In one meal, you’ll often find there’s meat, fish, egg, and tofu, so it’s super high in protein. They sprinkle SEAWEED on top of everything, for heaven’s sake. Restaurants in the US don’t do Japanese food justice when it comes to the variety available here. So many dishes I’ve never heard of, and every single meal we’ve had here has been one of the best of our lives. If you like fish, this is the place to eat it. The presentation is always superb. Jacob now ranks ramen above his other two favorite soups, tom kha gai and pho. Menus, unlike most places we go, often are in English, and have pictures of every dish. I can’t vouch for this, since I haven’t tried it—but I’ve heard from two good sources (Jacob and his friend) that Japan has the best beef in the world: Kobe and Wagyu.


IMG_4965 IMG_4967 IMG_4968 IMG_4970  

IMG_5201  IMG_5253       okonomiyaki IMG_5357

Number of expat LDS English speaking wards

Most often, there are not expat wards in the places we go. Sometimes there is one. But in Tokyo, there are two.

Strange kinks

There are some weird fetishes kind of blatantly in your face in Tokyo. One is the maid cafe, where women dressed as maids cater to you as you eat—and even clean your ears out like your mom used to do. One is the love hotel, where only man-woman couples are allowed, but not to stay the night. One is the internet cafe, where it’s common for couples to use like a hotel room because it’s pay per hour and the mats are cushy. And one is the foot fetish. I had a guy offer me a bandaid, pointing to my toe, which was NOT bleeding, and attempt to put it on. Then, he took a picture. Well, I did have a nice pedicure thanks to the Philippines.


So often, the doors are electronic and slide-open, activated by pushing a button. Makes having a stroller SO much easier.


Doors to the Grounds of the Buddhist Zo-joji Temple

Convenience Stores

The food at convenience stores here are healthy and tasty. Not like in the States, you know, where it’s tasty but will kill you. Sushi—really good, not the crap shoot stuff they sell at grocery stores back home—but they also have some of the best desserts I’ve ever had in my life. The stores are ubiquitous and they sell bento boxes too—with fish, tofu, rice all high quality.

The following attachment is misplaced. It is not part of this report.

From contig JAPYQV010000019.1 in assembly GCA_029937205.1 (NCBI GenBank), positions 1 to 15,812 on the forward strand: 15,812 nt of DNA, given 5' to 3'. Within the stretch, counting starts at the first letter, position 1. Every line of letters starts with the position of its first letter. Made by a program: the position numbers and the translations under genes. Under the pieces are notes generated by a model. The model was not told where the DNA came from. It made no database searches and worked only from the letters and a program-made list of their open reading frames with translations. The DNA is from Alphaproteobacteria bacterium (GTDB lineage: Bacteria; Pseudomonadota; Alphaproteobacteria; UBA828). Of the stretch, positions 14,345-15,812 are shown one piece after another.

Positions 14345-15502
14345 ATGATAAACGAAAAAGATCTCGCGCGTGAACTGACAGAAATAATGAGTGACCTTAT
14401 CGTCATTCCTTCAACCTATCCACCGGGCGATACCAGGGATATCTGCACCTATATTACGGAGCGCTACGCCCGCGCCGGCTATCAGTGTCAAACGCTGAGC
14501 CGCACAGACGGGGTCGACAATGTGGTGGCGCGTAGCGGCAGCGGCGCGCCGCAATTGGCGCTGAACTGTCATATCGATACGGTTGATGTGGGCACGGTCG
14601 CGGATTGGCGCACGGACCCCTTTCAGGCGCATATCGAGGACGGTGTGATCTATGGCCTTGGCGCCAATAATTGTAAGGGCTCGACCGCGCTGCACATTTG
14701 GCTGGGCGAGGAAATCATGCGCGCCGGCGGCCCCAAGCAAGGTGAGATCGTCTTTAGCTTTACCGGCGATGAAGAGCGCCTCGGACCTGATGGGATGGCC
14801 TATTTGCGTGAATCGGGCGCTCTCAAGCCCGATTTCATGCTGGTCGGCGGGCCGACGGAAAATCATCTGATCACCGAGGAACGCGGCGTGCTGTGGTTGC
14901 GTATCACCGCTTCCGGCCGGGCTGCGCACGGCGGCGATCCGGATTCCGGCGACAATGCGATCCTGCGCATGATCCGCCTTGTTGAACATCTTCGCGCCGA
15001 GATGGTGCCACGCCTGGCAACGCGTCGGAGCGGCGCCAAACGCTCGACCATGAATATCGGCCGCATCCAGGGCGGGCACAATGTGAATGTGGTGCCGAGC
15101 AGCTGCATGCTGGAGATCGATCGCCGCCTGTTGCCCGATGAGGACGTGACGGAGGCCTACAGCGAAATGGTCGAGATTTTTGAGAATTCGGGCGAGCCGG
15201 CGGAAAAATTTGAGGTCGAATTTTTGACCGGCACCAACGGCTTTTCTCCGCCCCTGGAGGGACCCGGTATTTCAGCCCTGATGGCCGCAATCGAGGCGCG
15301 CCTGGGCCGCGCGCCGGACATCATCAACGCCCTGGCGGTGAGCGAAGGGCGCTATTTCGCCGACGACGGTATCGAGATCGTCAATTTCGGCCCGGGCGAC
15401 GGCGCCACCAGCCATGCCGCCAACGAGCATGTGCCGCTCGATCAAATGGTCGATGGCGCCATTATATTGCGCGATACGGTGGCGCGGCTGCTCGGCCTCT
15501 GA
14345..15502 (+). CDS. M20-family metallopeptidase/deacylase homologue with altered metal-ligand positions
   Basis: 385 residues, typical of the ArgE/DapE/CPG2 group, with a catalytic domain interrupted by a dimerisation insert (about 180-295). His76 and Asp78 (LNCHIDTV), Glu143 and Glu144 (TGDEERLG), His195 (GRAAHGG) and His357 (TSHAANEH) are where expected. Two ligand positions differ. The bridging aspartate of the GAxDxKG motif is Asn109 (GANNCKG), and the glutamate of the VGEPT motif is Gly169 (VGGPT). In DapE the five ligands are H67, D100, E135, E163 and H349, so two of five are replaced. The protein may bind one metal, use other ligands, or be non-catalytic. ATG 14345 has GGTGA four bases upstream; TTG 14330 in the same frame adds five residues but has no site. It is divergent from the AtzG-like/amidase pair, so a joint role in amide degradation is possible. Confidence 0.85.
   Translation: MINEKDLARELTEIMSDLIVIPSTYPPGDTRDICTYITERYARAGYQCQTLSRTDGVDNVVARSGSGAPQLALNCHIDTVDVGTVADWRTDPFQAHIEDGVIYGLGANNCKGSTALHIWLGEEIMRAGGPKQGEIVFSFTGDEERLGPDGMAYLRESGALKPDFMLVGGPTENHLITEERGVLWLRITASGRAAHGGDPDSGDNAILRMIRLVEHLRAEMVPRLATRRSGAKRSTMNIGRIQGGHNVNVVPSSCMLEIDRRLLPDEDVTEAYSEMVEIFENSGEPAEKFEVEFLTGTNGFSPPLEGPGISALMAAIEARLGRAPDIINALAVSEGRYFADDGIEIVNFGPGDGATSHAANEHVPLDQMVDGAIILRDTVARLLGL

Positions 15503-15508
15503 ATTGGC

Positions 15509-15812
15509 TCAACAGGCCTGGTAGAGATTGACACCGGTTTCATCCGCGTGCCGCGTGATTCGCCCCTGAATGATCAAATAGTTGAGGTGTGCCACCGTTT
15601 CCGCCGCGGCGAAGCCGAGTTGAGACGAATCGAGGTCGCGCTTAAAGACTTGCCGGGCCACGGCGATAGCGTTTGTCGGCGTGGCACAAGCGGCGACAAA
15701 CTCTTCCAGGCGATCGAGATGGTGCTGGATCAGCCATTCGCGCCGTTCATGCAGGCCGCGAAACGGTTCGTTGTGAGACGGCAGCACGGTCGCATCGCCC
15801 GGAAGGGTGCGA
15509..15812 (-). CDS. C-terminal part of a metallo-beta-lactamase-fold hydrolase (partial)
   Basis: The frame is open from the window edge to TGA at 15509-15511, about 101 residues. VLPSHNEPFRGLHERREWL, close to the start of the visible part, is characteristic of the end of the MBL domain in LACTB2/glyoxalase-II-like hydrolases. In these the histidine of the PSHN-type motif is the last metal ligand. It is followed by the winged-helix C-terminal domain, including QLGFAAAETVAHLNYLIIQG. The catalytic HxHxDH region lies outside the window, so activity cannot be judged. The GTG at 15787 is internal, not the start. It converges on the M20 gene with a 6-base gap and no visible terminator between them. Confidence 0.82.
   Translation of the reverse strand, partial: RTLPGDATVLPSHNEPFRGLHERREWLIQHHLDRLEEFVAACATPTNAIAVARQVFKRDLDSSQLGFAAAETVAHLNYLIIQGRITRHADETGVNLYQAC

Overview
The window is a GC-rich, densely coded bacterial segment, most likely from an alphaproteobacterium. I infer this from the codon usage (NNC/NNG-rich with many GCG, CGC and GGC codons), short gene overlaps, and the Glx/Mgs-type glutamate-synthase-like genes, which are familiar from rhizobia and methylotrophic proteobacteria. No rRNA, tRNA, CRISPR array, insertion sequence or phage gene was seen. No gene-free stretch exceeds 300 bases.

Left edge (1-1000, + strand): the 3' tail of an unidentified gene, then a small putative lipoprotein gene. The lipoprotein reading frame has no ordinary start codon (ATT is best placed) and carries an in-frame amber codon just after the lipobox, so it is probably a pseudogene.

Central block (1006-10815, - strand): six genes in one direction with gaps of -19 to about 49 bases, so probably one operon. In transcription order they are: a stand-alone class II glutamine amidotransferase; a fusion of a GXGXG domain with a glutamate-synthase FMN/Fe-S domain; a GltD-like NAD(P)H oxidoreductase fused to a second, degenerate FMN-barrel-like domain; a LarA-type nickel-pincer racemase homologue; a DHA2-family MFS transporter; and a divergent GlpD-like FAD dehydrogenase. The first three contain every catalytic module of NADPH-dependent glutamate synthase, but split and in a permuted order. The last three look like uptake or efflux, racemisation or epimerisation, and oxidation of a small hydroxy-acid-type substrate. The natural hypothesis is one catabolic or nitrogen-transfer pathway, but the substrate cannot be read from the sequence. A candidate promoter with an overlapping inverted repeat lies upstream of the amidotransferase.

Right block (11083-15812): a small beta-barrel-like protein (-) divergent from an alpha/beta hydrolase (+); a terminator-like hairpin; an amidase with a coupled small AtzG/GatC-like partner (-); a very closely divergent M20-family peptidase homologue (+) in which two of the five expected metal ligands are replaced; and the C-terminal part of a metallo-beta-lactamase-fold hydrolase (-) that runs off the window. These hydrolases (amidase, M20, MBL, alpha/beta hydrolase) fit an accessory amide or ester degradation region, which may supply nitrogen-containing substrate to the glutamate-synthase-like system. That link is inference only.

Menu selection and presentation

In front of every restaurant, there is a plastic rendering of each dish so you know exactly what you are ordering. The presentation is always an important part of each meal.



That dish in the corner is actually a massive fish head.

Futuristic Architecture

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We’ve been to a lot of places with skyscrapers. But we’ve never been to a place which feels so forward in the future, since the air is clean, unlike China’s, and there’s beautiful and enormous buildings to be seen…everywhere. Precision to detail and an eye for art are the status quo. Not to mention you might find just around the corner gigantic robots, or the second tallest building in the world.


Japan doesn’t have everything figured out… The things I’ve noticed that aren’t as comfortable as in Western Europe:

Apartment buildings often don’t have elevators. I am developing upper arm strength.

Plastic bags are used for every occasion. This is a hole in the environmental-friendliness set up.

Walls are very thin. People are expected to be quiet even within their own homes.

Healthcare is high quality, but lacks the efficiency I’ve seen elsewhere. I’ve waited for hours at both the vaccination office and the eye doctor, and the pharmacy was the same zoo I’ve come to expect in the States. Not sure why, but maybe it’s the insistence on checking all the boxes and getting things just right that makes things take a little longer. Who can complain—with a life expectancy like Japan’s (another first place winner).

Japan is kid-friendly in principle, but not always in practice. For example, there are frequent playgrounds, and elevators in the public transportation. However, the general expectation for quiet and well-mannered public comportment makes kids sometimes a bit out of place. In comparison to the rest of Asia, they also aren’t nearly as doting on Ryder. The birth rate in Japan is one of the lowest in the world. We’ve speculated that it’s perhaps the perfectionism built into the society that makes having children less desirable, and more difficult. I’ve also read that women don’t have access to affordable childcare, and don’t want to give up their careers. But don’t want to jump to any conclusions just yet. I have heard that there are government programs encouraging more children, because at the rate they are going, their population will drop dramatically in the next 50 years.


Playground near our apartment

Kalli Hiller

Article by Kalli Hiller

Kalli Hiller is a voluntary vagabond who, with her husband Jacob, has traveled full time for the last eight years.

Kalli has written 367 awesome articles for us.